A Public Option for Bank Accounts (or Central Banking for All)

Morgan Ricks is Professor of Law at Vanderbilt University Law School; John Crawford is Professor of Law at UC Hastings College of Law; and Lev Menand is a lawyer in New York. This post is based on their recent paper.

Among the perks of being a bank is the privilege of holding an account with the central bank. Unavailable to individuals and nonbank businesses, central bank accounts pay higher interest than ordinary bank accounts. Payments between these accounts clear instantly; banks needn’t wait days or even minutes for incoming payments to post. On top of that, central bank accounts consist of base money, meaning they are fully sovereign and nondefaultable no matter how large the balance. By contrast, federal deposit insurance for ordinary bank accounts maxes out at $250,000—a big problem for institutions with large balances.

Our paper recently posted on SSRN, A Public Option for Bank Accounts (or Central Banking for All), argues that restricting central bank accounts to an exclusive clientele (banks) is no longer justifiable on policy grounds if indeed it ever was. We propose giving the general public—individuals, businesses, and institutions—the option to hold accounts at the central bank, which we call FedAccounts. FedAccounts would offer all the functionality of ordinary bank accounts with the exception of overdraft coverage. They would also have all the special features that banks currently enjoy on their central bank accounts, as well as some additional, complementary features. Government-issued physical currency is already an open-access resource, available to all; the FedAccount program would merely do the same for nonphysical or “account” money.

The FedAccount program would bring genuinely transformational change to the monetary-financial system, in ways both obvious and unexpected. Perhaps most obviously, it would foster financial inclusion. Millions of “unbanked” and “underbanked” households are currently ill-served by the mainstream U.S. payment system. FedAccounts, properly structured, would be a money-and-payments safety net for such households, lessening their reliance on expensive and subpar alternatives.

But FedAccounts would hold appeal across the income and wealth spectrum. The interest rate paid on central bank accounts (known as the interest-on-reserves or IOR rate) would be very attractive to large businesses and other institutions. Equally appealing to large institutions would be the sovereign and nondefaultable status of these balances. FedAccounts would be pure base money, an asset not realistically available elsewhere in “account” form. Further, free instant payments among FedAccount holders would create network effects: the system’s value to existing users would rise as more users joined. For all these reasons, we expect that take-up would be robust.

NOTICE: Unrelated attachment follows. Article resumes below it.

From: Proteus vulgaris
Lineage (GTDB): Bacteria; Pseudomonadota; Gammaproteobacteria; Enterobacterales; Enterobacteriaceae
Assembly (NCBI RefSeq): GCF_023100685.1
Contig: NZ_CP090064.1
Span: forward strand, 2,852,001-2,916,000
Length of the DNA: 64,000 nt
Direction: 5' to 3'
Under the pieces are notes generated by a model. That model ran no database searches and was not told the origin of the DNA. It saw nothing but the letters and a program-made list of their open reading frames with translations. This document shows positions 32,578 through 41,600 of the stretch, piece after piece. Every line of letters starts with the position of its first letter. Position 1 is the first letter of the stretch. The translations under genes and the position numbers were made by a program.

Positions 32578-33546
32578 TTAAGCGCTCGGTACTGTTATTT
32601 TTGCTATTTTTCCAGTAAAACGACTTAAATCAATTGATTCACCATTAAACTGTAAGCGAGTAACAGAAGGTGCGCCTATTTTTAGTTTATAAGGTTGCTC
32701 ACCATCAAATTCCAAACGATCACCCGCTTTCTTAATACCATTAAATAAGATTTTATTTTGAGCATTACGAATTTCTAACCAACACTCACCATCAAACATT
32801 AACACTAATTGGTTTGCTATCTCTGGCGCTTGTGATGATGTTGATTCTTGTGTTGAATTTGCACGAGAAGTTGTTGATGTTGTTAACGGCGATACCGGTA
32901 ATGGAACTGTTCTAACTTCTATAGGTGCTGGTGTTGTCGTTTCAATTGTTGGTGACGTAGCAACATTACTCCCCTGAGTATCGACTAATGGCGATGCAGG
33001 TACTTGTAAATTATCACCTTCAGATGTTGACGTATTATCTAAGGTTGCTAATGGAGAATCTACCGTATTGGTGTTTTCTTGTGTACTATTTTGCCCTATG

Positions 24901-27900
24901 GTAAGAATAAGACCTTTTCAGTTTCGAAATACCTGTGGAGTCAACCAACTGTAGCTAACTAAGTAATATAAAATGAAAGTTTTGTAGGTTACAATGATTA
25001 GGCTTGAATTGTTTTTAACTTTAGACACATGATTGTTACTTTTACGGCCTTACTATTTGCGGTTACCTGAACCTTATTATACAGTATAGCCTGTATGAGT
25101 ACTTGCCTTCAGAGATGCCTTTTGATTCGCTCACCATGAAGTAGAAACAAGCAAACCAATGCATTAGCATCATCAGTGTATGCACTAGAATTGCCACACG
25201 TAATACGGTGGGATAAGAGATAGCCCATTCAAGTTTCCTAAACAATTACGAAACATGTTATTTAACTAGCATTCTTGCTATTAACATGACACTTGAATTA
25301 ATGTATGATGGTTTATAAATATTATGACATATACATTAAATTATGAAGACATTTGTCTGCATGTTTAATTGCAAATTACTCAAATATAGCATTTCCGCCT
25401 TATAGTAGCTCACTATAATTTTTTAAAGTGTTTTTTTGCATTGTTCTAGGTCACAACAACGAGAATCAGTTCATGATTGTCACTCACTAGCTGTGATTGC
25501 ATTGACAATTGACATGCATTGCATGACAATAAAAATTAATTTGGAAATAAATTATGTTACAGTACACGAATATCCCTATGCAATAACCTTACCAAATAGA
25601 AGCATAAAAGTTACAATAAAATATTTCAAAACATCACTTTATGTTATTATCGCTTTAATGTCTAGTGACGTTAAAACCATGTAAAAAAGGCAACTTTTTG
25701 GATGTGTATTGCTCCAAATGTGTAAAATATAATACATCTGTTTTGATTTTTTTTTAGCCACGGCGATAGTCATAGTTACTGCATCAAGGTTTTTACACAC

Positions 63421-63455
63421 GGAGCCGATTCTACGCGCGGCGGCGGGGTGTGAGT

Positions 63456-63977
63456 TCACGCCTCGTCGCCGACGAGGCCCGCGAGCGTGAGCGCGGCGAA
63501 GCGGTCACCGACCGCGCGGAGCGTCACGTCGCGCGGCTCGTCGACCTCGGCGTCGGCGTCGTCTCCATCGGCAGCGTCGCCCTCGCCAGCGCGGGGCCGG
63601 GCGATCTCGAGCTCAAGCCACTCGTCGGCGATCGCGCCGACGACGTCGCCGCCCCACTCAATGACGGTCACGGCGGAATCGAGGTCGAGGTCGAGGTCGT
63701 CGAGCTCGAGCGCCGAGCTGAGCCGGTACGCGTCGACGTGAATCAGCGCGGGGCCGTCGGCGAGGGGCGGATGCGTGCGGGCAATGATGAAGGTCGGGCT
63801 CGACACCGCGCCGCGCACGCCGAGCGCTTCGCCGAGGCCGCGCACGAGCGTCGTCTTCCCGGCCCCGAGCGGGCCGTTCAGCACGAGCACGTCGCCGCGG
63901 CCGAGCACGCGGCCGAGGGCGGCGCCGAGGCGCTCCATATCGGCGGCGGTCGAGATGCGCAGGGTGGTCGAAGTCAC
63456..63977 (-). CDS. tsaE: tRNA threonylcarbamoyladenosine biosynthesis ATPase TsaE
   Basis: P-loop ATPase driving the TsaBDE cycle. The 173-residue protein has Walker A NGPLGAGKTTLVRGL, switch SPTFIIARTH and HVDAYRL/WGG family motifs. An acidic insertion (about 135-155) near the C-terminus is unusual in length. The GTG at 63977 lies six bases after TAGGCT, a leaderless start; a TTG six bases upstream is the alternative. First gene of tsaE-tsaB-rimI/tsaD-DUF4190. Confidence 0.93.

If adopted on a large scale, FedAccounts would bring about less obvious, but no less profound, systemic changes. Financial stability would be dramatically enhanced: we expect that FedAccounts would crowd out unstable, privately issued deposit substitutes, which are central to financial instability. Monetary control and monetary policy transmission would improve: current problems with “pass through” of policy rates would diminish or disappear. Also, because the Federal Reserve would not charge interchange fees on debit card transactions, FedAccounts would eliminate an implicit tax on retailers and consumers. Moreover, the system could usher in desirable regulatory simplification. Far from being fiscally expensive, we expect FedAccounts to generate revenue for the federal government—possibly a lot of it—all while imposing minimal or potentially zero user fees.

In the paper, we consider how the FedAccount program would affect the central bank, the banking system, and financial “intermediation” more generally. We find these effects salutary. We also compare the FedAccount program to several loosely related reform proposals: full-reserve banking, postal banking, and central bank “digital” or “crypto” currencies. FedAccount compares favorably. Finally, we anticipate objections on various grounds, including institutional competence; law enforcement and counterterrorism; cybersecurity and fraud prevention; privacy and civil liberties; the availability of supposedly better alternatives, such as regulatory mandates or Fintech payment solutions not involving direct government provisioning; possible effects on lending, small banks, and financial innovation; the loss of purported synergies between deposits and lending; and possible political obstacles to adoption. We address these objections and find them wanting.

The full paper is available here. A shorter version, geared toward a policy audience, is available here.

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